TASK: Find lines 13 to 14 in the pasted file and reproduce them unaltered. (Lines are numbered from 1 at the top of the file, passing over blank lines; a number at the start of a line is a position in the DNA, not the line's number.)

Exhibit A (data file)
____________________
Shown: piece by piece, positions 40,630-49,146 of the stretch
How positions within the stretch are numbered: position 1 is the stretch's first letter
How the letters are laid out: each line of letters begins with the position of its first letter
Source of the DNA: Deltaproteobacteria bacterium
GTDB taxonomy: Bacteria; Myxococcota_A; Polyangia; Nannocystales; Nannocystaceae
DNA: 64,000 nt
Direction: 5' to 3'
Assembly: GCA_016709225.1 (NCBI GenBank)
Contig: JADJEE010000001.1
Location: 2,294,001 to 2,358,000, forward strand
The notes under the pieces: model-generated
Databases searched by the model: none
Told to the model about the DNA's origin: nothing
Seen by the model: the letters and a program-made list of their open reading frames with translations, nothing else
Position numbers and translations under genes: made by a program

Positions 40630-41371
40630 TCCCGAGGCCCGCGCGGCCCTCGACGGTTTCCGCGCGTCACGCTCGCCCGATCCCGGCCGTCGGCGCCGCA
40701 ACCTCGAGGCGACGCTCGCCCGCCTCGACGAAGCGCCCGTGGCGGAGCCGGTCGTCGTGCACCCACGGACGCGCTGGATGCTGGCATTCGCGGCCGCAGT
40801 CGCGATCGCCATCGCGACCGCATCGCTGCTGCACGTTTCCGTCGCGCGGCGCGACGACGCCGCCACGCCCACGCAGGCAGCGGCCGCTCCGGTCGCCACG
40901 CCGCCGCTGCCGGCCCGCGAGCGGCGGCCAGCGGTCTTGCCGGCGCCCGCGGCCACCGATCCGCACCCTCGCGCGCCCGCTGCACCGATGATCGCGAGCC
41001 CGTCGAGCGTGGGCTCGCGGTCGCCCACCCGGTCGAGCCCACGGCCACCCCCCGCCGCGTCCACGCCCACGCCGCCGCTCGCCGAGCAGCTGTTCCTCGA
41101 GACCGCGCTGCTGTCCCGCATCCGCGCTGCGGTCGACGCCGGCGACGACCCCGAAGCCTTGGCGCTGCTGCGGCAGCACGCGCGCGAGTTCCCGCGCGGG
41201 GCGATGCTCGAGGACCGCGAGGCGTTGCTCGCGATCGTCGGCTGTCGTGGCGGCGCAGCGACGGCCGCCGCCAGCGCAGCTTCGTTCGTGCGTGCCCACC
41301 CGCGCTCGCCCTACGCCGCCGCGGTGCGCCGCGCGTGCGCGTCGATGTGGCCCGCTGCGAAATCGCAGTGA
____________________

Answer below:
Told to the model about the DNA's origin: nothing
Seen by the model: the letters and a program-made list of their open reading frames with translations, nothing else